Pet owners prepare for the Dog Days of Summer Festival and 5K

By Sarah Sharp

Picture this, and try not to smile: A pack of dogs (you can be certain of some long, drooling, hanging tongues in the mix) take turns lapping up sweet revenge from the faces of animal control officers – best kisser wins a treat.

The spectacle is one of biggest crowd-pleasers at the Whatcom Humane Society’s Dog Days of Summer Festival and 5K Fun Run. The 15th annual event will take place on Sunday, August 21, from 10 a.m. to 3 p.m. at Lake Padden.

“It’s an event where you can’t help but smile,” said executive director Laura Clark.

The run/walk around Lake Padden raises money for the Whatcom Humane Society, a nonprofit that accepts any animal regardless of its medical condition. Last year, the organization housed more than 4,000 domestic and wild animals.

Runners can register online now or on the day of the race. Top runners in the men’s, women’s, children’s and over-60 brackets will take home awards and treats for their running partners, though participants are not required to run the race with a dog.


Photo courtesy of the Whatcom County Humane Society.

The festival is free and open to the public. If your dog’s a little shy about smooching strangers, the festival also includes events that will bring out their digging, swimming, fetching, barking, wagging, eating, dancing and artistic sides.

It’s perhaps the one time a year your dog will be rewarded for ordinarily discouraged behavior. Dogs can howl to their heart’s content, dig on a giant hound hill, dunk for tennis balls in a kiddie-sized pool and create art by dipping their paws in paint, perhaps revealing an inner “Paw-Casso.”

Canines can also flaunt their skills in best tail/body wag, peanut butter eating and “My Dog Ate What?” contests; the latter allows your dog to show off an all-encompassing love for food, from biscuits to kale.

But be forewarned: the competition has been stiff in previous years. “Some retrievers will eat just about anything,” said Dana Browne, the special events coordinator.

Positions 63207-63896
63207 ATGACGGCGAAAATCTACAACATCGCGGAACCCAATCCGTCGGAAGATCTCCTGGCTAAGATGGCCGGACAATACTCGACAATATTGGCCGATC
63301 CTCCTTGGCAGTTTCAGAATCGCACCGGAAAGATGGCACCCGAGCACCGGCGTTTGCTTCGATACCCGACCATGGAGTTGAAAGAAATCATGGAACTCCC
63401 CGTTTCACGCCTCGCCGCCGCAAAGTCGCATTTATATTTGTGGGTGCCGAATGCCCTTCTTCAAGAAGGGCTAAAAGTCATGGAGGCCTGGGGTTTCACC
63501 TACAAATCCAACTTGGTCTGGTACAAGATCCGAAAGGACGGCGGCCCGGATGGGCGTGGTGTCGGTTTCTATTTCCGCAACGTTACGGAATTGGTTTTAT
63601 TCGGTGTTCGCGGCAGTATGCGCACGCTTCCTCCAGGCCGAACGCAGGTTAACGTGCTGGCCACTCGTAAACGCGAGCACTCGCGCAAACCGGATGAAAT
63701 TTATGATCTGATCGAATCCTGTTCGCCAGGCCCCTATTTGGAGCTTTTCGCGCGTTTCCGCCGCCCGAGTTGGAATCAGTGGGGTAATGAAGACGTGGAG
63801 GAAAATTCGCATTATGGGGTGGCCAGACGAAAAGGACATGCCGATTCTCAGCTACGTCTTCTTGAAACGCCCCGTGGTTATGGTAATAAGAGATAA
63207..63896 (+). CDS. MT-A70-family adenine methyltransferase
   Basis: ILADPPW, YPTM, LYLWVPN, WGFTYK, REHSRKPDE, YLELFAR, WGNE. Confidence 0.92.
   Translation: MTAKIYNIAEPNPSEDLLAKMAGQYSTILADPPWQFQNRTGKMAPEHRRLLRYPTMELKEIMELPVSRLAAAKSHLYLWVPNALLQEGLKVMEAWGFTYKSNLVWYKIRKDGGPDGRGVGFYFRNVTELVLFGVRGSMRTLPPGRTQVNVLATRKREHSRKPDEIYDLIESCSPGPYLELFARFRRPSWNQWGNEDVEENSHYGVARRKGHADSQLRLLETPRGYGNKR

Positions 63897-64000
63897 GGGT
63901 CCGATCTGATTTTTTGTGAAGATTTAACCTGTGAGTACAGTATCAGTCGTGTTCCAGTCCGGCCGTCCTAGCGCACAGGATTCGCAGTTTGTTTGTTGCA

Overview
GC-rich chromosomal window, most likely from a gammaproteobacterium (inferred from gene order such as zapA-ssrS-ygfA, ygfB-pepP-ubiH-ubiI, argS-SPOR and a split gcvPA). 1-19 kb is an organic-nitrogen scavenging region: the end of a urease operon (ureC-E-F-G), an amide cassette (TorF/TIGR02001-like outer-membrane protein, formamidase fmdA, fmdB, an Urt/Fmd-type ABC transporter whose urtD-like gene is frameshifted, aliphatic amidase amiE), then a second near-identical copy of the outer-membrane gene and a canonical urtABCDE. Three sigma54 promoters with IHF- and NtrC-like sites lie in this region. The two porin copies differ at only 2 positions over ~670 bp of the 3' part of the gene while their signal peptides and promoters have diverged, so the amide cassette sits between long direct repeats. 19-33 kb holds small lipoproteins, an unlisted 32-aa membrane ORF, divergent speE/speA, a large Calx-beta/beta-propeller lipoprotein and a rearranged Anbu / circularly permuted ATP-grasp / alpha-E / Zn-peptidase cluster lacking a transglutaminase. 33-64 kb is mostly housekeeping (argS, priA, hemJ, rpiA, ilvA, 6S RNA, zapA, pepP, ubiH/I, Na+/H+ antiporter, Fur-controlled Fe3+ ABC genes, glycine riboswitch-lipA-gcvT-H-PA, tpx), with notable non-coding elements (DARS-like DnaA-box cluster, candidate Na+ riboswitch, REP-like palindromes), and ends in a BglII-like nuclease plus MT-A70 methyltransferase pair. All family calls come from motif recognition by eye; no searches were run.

Because not all dogs possess the sun-kissed mane of a Golden Retriever, there will also be a “So Ugly You’re Cute” contest to recognize less conventional standards of beauty.

Several events test the chemistry between dog and owner. A doggie disco dance party will teach owners how to move along with their dogs, and Dewey Griffin Subaru’s Barked Slalom Challenge presents the opportunity to tackle an obstacle course together.

Participants can bring home a memento from the event by making a stop at the animal caricaturist booth – back by popular demand. The caricaturist can sketch your pet in minutes on paper or a customized T-shirt.

“He can draw amazing pictures at an insane speed,” Browne said.

More than 40 animal-friendly vendors, including animal rescue groups, pet supply businesses, animal photographers, animal communicators, animal jewelry and art sellers, groomers and dog trainers, will showcase their products and services at the festival. Children can fill up “Go-Dog-Go” passports with stamps from each vendor for an opportunity to win a prize and treat for their dog at the check-in booth.

Canines and accompanying humans in attendance are encouraged to wear superhero costumes. Visit the Whatcom Humane Society’s website for more information about the event, or to sign up for the race.

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